FIG. 8 is a top view of the sleeve with its contained CD placed in the pocket of the envelope portion of the case.
FIG. 9 is a rear view of the envelope portion of the case closed with the sleeve and its contained CD retained therein.
Referring to FIG. 1, a compact disc ("CD") 10 is shown prior to being inserted into a CD sleeve 12 of the CD case of the invention. The CD sleeve 12 is formed from a single, unitary sheet of sheet material such as thick paper, paperboard and flexible but shape retaining plastic. The CD sleeve 12 has a lower panel 14, a middle panel 16, and an upper panel 18, which fold along fold lines 20 and 22. The sleeve portion's 10 lower panel 14 connects to the middle panel 16 along a lower fold line 20 which is partially intersected and bisected by a downwardly curved die cut line 24. The upper panel 18 connects to the middle panel 16 along an upper fold line 22 which is partially intersected and bisected by an upwardly curved die cut line 26. The lower panel 14 is semi-circular at its end, and is slightly larger than the diameter of a standard sized CD (about 12 centimeters.) The upper panel's 18 top region has a generally semi-octagonal shape, and has a pull-tab region 28. The CD 10 fits onto the middle panel 16 between the lower and upper die cut lines 24 and 26, and extends outside of the confines of the lower and upper fold lines 20 and 22, such that when the CD 10 is placed in the sleeve portion 12, the CD 10 will be prevented from sliding from side-to-side within the sleeve portion 12. This prevent possible damage to the side edges of the CD 10.
FIG. 2 shows the CD 10 placed on the middle panel 14, between the die cuts 24 and 26. FIG. 3 shows the lower panel 14 folded up over the CD 10 along fold lines 20 to overlay and sandwich the CD 10 between panels 14 and 16. The semicircular portion 24 protects the bottom portion of the CD. Referring to FIG. 4, the CD 10 and its sandwiched lower panel 14 and the upper panel 16 are folded along fold lines 22 to cover the upper panel 18. The CD 10 will thereby be completely enveloped.
Turning now to FIG. 5, the envelope portion 40 of the CD case is shown in its unfolded state. It has six panels 42, 44, 46, 48, 50 and 52, and five double fold lines 54, 56, 58, 60, and 62. Like the sleeve portion, the envelope portion 40 is a unitary portion and is made from a single sheet of sheet material, such as thick, recycled paper, paperboard, or plastic. The front slotted panel 42 is connected via vertical double fold lines 54 to slotted closure panel 44. Slotted closure panel 44 is in turn connected by vertical double fold lines 56 to front panel tab 46. The front slotted panel 42 is connected by horizontal double fold lines 58 to back panel 48. Back panel 48 is connected at an upper horizontal edge via double fold lines 60 to overlay panel 50. Lastly, the overlay panel 50 is connected via horizontal double fold lines 62 to closure tab 52. The front slotted panel has a vertical pocket slot 64, and has a generally V-shaped cut-out mouth region 66. The slotted closure panel 44 has a horizontal closure slot 68 formed therein. The front panel tab 46 has a slant cut lower region 70.
Referring now to FIG. 6, the front slotted panel 42 is folded along the double fold lines 58 to overlay the back panel 48. The slotted closure panel 44 is folded upwardly along double fold lines 54 and the front panel tab 46 is folded rearwardly along double fold lines 56, and the end 46a of the front panel tab 46 is inserted into to vertical pocket slot 64. Referring to FIG. 7, folded and assembled as described, an opened mouth pocket is created, defined by fold lines 58 at the bottom, fold lines 54 on the left side, and fold lines 56 on the right side. The overlapping V-shaped cut-out mouth region 66 and slant lower cut 70 define a generally V-shaped mouth 72. The CD sleeve 12 and its contained CD 10 are slipped into the pocket through the mouth 72, as shown in FIG. 8.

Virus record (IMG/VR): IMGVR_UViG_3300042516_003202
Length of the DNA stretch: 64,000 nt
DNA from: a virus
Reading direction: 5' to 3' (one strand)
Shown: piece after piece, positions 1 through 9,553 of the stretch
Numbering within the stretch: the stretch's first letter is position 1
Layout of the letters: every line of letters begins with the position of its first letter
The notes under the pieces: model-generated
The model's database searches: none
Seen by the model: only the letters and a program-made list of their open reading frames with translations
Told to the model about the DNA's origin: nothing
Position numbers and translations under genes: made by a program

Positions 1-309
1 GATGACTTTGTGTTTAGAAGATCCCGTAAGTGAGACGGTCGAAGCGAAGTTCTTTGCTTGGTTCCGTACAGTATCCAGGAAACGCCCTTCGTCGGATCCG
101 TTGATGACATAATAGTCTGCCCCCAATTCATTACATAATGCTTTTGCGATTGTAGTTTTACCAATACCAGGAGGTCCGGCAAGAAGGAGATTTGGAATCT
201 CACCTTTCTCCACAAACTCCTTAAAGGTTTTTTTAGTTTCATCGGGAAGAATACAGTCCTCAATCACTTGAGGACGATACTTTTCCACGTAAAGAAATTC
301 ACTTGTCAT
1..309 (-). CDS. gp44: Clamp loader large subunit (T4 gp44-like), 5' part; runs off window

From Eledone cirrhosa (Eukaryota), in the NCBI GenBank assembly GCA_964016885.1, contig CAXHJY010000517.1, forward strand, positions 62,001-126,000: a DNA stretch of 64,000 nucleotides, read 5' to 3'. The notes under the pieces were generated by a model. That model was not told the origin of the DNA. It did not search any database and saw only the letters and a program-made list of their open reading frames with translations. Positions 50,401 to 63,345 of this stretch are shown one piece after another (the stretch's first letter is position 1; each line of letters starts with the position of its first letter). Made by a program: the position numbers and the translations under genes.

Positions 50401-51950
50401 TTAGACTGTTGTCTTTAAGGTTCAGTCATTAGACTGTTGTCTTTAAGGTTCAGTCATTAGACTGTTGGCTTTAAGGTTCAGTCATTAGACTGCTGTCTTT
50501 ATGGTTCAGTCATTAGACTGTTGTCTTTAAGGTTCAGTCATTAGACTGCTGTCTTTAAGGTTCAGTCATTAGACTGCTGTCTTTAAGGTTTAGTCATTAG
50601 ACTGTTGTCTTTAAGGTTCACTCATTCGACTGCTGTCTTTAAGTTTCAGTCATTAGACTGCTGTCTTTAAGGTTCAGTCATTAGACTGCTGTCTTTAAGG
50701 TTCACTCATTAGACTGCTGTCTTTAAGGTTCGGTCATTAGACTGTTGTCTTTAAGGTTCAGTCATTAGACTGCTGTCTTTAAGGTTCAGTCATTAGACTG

Referring to FIGS. 8 and 9, the overlay panel 50 is folded forwardly along double fold lines 60 to cover the CD sleeve 12 retained in the pocket of the envelope 40, and the tabbed closure panel 52 is folded forwardly along double fold lines 62 to cover the slotted closure panel 44. The end region 74 of the tabbed closure panel 52 is inserted into the horizontal closure slot 68 in the slotted closure panel 44, thereby positively closing the CD sleeve 12 in the envelope 40. The CD case 80 of the invention thus comprises the inner CD containing sleeve 12 and the envelope 40. To remove a CD from the case 80, a user need only detach the end region 74 from the horizontal closure 68 slot, and fold back the tabbed closure panel 52 and overlay panel 50 to open the mouth of the envelope 40, and grasp the pulling tab 28 and pull out the CD sleeve 12, and remove the CD 10.
The CD sleeve 10 and envelope 40 can be die cut from a single sheet of paperboard. Recycled paperboard functions well in the construction the CD case of the invention. Other materials, such as stiff but foldable plastic sheet material which holds a crease may also be used to construct the CD case of the invention. The inventor uses double fold lines because the CD 10 containing sleeve 12 and folded envelope 40 have thickness, and double fold lines accommodate this thickness favorably. Single fold lines would also work, although less well. Printing 76 can be placed desired panels of the envelope 40. In particular, panels 50 and 52 provide an ideal place to place written indicia. Written indicia can also be placed on the CD sleeve portion 12 and on other panels of the envelope 40.
The drawings and the foregoing description are not intended to represent the only form of the invention in regard to the details of this construction and manner of operation. In fact, it will be evident to one skilled in the art that modifications and variations may be made without departing from the spirit and scope of the invention. Although specific terms have been employed, they are intended in a generic and descriptive sense only and not for the purpose of limitation, the scope of the invention being delineated in the following the claims which follow.
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|U.S. Classification||206/308.1, G9B/33.01, 229/87.01|
|International Classification||B65D85/57, G11B33/04|
|Cooperative Classification||B65D85/546, G11B33/0422, G11B33/0494|
|European Classification||G11B33/04D5, G11B33/04D1B, B65D85/54C1|
|Jun 29, 1999||REMI||Maintenance fee reminder mailed|
|Dec 5, 1999||LAPS||Lapse for failure to pay maintenance fees|
|Feb 15, 2000||FP||Expired due to failure to pay maintenance fee|
Effective date: 19991205